North Korea fires short-range missiles after making threats
The weapons firings follow an intercontinental ballistic missile launch Saturday and North Korea’s threats to take an unprecedentedly strong response to U.S.-South Korean military drills that the North views as an invasion rehearsal. Some experts say North Korea could use a new testing spree to expand its arsenal and intends eventually to use its boosted capability as leverage in negotiations with the United States.
South Korea’s military said it detected the two missile launches from a western coastal town, just north of Pyongyang, the North Korean capital, on Monday morning. Japan said both missiles landed in the waters outside of the Japanese exclusive economic zone between the Korean Peninsula and Japan and that no damage involving aircraft and vessels in the area was reported.
According to Japanese and South Korean assessments, the North Korean missiles flew at a maximum altitude of 50-100 kilometers (30-60 miles) and a distance of 340-400 kilometers (210-250 miles).
South Korea’s military said North Korea’s repeated missile launches are “a grave provocation” that undermine international peace. Japan condemned the launches as violations to the U.N. Security Council resolutions and a threat to the peace and safety of Japan and the international society.
Japanese Prime Minister Fumio Kishida told reporters Monday that Japan is requesting an emergency security council meeting in response to North Korea’s launches. “We must deepen Japan-U.S. and Japan-U.S.-South Korea cooperation,” Kishida said.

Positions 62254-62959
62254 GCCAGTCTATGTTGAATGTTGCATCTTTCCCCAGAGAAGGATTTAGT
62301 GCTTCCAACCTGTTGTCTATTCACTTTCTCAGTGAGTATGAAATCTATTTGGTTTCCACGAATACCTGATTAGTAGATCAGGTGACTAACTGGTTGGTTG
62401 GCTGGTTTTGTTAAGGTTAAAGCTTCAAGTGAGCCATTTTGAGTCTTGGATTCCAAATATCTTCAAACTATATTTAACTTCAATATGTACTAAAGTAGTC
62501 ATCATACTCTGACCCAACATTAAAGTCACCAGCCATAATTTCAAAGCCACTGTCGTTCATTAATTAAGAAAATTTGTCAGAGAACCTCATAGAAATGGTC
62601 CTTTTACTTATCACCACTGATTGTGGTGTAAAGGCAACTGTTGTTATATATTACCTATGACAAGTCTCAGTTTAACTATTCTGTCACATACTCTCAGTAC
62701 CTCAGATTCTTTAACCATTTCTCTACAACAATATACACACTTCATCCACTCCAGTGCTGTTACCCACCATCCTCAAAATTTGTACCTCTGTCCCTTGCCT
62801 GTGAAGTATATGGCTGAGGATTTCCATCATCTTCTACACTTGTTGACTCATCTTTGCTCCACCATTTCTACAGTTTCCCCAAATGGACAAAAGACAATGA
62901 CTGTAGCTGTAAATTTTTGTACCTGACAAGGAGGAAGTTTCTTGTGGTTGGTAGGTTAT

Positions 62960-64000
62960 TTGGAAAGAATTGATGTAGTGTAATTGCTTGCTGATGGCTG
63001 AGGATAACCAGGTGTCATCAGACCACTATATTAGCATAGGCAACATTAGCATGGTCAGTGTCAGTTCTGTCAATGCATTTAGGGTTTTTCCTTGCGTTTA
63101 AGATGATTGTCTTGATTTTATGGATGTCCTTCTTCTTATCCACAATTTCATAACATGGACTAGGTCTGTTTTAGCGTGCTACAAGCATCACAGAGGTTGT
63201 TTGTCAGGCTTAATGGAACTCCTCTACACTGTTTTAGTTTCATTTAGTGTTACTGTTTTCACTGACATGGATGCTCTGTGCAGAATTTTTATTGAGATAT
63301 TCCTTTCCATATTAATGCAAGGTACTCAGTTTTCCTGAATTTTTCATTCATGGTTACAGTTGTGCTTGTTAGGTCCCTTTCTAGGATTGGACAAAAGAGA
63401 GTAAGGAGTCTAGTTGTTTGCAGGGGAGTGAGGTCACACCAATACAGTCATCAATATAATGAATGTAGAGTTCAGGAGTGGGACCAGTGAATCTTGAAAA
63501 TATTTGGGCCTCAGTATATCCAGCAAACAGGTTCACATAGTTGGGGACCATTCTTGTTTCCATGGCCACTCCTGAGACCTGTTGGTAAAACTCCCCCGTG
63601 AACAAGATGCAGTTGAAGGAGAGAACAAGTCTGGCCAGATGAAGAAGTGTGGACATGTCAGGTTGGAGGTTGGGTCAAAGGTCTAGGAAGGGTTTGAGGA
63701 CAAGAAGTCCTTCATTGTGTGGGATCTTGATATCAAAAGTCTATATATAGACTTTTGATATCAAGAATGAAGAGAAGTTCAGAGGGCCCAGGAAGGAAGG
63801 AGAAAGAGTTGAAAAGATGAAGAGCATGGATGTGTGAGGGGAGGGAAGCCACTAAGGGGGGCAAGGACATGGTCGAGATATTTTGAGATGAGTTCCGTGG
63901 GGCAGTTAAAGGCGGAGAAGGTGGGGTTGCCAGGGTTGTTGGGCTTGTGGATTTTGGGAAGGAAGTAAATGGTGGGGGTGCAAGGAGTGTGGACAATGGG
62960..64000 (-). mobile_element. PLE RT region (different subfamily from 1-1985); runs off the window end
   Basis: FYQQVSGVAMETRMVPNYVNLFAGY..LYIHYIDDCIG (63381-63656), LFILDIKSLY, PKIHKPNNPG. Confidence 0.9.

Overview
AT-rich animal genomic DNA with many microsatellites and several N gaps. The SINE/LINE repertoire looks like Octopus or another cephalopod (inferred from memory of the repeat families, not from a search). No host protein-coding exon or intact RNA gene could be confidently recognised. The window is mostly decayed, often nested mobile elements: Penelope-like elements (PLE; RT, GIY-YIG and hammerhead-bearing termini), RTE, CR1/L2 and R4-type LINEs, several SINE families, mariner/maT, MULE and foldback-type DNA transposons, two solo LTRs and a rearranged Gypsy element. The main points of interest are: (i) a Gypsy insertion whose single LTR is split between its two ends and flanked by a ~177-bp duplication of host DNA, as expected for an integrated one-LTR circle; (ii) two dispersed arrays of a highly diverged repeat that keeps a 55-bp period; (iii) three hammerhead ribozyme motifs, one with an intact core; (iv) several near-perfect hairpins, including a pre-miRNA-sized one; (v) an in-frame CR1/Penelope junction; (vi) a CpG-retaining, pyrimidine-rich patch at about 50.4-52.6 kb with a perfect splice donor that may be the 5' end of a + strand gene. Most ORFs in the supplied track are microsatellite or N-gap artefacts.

An initial security council briefing led by Assistant Secretary-General for political affairs Khaled Khiari was set for later Monday.
The U.S. Indo-Pacific Command said the missile launches highlight “the destabilizing impact” of North Korea’s unlawful weapons programs. It said the U.S. commitments to the defense of South Korea and Japan “remain ironclad.”
North Korea’s state media said long-range artillery units on its western coast fired two rounds Monday morning cross-country toward the eastern waters, possibly referring to the same activity its neighbors said were missile launches. The official Korean Central News Agency said the North Korean artillery rounds simulated strikes on targets up to 395 kilometers (245 miles) away.
The North said the launches involved its new 600-millimeter multiple rocket launcher system that could be armed with “tactical” nuclear weapons for battlefield use. Some experts viewed the weapons system as a short-range ballistic missile.
“The frequency of using the Pacific as our firing range depends upon the U.S. forces’ action character,” Kim Yo Jong, the powerful sister of North Korean leader Kim Jong Un, said in a statement carried by state media. “We are well aware of the movement of U.S. forces’ strategic strike means, (which are) recently getting brisk around the Korean Peninsula.”
Calling the United States “the worst maniacs,” she threatened to take unspecified “corresponding counteraction” in response to the future moves by the U.S. military.
She could be referring to the U.S. flyover of B-1B long-range, supersonic bombers on Sunday for separate training with South Korea and Japan. The B-1B deployment came as response to North Korea’s launch Saturday of the Hwasong-15 ICBM off its east coast in the country’s first missile test since Jan. 1.